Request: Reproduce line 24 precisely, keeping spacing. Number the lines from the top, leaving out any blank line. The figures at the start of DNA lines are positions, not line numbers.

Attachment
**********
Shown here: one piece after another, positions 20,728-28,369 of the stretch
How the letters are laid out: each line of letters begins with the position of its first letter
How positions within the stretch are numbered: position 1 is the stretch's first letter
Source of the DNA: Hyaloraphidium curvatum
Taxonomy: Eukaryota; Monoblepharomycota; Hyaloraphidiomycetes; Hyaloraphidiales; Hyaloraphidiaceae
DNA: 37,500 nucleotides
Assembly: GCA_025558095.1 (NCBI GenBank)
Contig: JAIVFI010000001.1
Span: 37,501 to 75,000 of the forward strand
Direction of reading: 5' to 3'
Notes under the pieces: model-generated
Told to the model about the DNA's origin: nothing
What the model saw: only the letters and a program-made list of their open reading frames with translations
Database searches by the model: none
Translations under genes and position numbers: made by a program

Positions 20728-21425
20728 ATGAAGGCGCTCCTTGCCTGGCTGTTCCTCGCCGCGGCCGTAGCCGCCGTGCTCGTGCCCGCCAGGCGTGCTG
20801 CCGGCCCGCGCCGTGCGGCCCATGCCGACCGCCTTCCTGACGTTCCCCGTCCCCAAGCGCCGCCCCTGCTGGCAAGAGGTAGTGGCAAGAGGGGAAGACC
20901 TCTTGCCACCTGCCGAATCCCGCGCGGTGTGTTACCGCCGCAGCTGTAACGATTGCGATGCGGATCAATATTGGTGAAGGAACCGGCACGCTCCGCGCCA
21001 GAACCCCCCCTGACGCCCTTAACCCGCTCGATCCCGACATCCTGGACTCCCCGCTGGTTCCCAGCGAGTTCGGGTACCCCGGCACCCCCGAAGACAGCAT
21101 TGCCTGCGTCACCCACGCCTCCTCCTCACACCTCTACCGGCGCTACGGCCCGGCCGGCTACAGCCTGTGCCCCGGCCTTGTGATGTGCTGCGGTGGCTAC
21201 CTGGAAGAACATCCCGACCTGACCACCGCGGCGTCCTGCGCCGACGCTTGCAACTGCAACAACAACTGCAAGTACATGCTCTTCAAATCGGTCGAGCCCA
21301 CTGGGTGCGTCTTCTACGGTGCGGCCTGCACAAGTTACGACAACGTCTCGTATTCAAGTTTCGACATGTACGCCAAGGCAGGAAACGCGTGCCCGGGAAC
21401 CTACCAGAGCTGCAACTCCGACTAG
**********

21401 CTACCAGAGCTGCAACTCCGACTAG